Dead Man Wins Election: Bizarre But True Politics from Around the World by Phil Mason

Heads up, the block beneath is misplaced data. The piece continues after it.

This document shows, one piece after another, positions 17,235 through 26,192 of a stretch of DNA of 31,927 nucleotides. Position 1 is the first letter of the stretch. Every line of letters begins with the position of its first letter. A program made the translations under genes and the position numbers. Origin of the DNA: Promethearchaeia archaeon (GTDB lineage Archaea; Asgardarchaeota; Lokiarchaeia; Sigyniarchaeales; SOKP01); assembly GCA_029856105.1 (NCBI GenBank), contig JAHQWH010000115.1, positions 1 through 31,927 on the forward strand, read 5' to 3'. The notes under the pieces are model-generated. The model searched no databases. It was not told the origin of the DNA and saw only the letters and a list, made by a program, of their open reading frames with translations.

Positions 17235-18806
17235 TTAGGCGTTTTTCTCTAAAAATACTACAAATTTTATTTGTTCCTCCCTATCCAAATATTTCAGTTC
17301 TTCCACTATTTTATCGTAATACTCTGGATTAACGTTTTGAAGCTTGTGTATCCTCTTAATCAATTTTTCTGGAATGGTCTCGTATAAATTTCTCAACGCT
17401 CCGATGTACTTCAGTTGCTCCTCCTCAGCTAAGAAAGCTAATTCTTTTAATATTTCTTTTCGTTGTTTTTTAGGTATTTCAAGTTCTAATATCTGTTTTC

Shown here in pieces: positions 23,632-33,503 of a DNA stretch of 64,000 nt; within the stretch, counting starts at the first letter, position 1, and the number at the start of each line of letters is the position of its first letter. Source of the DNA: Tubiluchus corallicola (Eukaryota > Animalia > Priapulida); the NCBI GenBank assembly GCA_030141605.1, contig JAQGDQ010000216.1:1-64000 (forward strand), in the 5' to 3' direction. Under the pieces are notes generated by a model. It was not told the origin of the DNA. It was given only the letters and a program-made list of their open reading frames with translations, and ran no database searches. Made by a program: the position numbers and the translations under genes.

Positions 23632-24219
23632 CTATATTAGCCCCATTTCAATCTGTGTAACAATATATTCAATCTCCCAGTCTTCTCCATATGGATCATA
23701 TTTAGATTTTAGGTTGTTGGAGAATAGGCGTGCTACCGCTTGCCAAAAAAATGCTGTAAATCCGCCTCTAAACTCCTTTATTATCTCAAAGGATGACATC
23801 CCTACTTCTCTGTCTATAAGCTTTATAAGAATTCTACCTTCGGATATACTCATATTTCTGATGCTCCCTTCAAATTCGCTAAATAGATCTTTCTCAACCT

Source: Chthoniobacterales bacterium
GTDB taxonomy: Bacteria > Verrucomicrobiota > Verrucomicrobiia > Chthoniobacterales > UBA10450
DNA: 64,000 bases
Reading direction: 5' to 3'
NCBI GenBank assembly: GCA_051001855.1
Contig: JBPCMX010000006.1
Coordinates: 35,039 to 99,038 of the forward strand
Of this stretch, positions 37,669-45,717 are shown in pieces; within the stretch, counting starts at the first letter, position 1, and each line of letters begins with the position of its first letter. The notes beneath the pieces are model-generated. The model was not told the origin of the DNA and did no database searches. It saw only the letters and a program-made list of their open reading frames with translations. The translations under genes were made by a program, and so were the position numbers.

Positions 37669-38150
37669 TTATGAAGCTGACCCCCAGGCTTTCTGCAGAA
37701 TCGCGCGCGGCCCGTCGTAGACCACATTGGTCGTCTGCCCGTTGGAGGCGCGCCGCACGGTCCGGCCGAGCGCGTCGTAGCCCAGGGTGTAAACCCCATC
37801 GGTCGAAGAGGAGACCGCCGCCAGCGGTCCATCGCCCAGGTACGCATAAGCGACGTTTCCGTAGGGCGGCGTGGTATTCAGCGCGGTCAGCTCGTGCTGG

In 2000, voters from Missouri elected a dead man as their Senator. He had died three weeks before polling day, but he still won by a 2 per cent margin. When the residents of Sunol, California, elected their Mayor, they chose a dog in preference to either of the two humans standing. When a Colorado town wanted a name for its new bridge, they decided on 'Bob'. Welcome to the bizarre side of politics. Dead Man Wins Election collects the wackiest tales from the Parliaments, Council chambers and voting booths of the world. We uncover the least competent politicians, the most outlandish government decisions and the strangest elections. Whether it is the mayoral candidate who got his twin brother to stand in for him or the most unsuccessful politician who was last heard of standing in his 103rd lost election, every tale pushes the boundaries of our assumptions about politics. The theory of democracy is that we elect our politicians on some basis of trust that our futures lie safe in their hands. Practice often tells a different story. Very, very often. Perhaps the Americans knew more than they realised when they chose as their national motto, 'In God we trust,' for we have been taking a risk with our earthly rulers ever since.